African Women in the Atlantic World : Property, Vulnerability & Mobility, 1660-1880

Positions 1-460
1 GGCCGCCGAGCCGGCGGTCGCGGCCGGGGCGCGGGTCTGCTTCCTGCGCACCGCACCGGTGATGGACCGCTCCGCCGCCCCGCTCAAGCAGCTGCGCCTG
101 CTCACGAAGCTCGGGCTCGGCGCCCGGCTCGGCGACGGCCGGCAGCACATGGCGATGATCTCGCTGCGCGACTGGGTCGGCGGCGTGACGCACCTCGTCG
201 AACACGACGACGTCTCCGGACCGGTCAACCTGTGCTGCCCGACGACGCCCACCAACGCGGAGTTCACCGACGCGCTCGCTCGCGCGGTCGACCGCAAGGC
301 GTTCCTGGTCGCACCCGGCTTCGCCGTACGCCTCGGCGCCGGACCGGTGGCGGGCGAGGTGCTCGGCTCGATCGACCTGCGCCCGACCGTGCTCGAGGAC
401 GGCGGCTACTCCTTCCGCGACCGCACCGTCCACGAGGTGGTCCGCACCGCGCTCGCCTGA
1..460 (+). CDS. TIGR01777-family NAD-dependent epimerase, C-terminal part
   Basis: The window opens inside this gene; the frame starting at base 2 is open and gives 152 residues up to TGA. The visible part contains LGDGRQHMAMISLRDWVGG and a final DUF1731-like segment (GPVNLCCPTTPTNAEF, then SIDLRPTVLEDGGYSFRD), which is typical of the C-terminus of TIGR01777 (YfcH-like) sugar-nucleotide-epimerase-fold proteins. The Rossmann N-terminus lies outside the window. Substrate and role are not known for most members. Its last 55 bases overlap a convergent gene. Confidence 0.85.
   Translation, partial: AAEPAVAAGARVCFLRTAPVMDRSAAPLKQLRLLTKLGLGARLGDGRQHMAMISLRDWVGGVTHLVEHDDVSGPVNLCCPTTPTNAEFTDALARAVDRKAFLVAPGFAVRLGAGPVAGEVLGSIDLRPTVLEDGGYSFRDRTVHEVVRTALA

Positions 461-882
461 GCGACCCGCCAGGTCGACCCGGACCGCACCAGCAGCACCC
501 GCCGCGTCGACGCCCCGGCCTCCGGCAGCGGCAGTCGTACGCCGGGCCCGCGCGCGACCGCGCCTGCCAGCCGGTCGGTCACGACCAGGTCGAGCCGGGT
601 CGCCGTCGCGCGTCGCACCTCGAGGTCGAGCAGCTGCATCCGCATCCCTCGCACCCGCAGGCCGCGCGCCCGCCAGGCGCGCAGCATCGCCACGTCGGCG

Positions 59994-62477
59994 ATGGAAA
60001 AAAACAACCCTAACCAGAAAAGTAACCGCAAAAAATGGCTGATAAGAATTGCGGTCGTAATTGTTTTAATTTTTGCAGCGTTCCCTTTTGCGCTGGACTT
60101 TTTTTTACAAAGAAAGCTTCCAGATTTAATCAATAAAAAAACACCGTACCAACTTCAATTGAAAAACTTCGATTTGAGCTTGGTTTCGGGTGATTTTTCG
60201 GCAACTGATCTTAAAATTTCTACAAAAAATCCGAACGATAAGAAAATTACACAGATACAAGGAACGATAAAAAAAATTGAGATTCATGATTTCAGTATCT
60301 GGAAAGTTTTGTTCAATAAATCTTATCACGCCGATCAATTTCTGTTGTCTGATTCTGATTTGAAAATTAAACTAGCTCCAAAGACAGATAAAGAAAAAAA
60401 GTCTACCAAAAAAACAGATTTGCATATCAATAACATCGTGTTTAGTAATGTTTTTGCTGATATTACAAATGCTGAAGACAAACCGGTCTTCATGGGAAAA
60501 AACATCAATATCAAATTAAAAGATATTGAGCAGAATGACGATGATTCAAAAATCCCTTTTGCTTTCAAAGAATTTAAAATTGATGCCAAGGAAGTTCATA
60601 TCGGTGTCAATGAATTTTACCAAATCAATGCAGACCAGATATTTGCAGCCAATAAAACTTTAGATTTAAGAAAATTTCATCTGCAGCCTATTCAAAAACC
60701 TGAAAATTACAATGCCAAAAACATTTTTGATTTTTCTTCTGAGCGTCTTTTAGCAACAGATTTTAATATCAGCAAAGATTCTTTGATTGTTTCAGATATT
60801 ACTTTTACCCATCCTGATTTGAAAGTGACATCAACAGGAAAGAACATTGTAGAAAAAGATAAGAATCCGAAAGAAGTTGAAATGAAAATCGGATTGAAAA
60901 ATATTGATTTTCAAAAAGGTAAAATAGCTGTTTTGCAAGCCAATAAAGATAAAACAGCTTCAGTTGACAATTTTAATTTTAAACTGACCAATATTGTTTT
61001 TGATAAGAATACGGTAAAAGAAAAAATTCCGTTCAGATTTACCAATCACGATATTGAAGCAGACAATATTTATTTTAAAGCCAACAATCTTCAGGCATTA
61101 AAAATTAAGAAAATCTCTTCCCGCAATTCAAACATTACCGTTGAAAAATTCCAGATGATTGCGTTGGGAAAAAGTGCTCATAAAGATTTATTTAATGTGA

While there have been studies of women’s roles in African societies and of Atlantic history, the role of women in West and West Central Africa during the period of the Atlantic slave trade and its abolition remains relatively unexamined. This book brings together scholars from Africa, North and South America and Europe to show, for the first time, the ways in which African women participated in economic, social and political spaces in Atlantic coast societies. Focusing on diversity and change, and going beyond the study of wealthy merchant women, the contributors examine the role of petty traders and enslaved women in communities from Sierra Leone to Benguela. They analyse how women in Africa used the opportunities offered by relationships with European men, Christianity and Atlantic commerce to negotiate their social and economic positions; consider the limitations which early colonialism sought to impose on women and the strategies they employed to overcome them; the factors which fostered or restricted women’s mobility, both spatially and socially; and women’s economic power and its curtailment.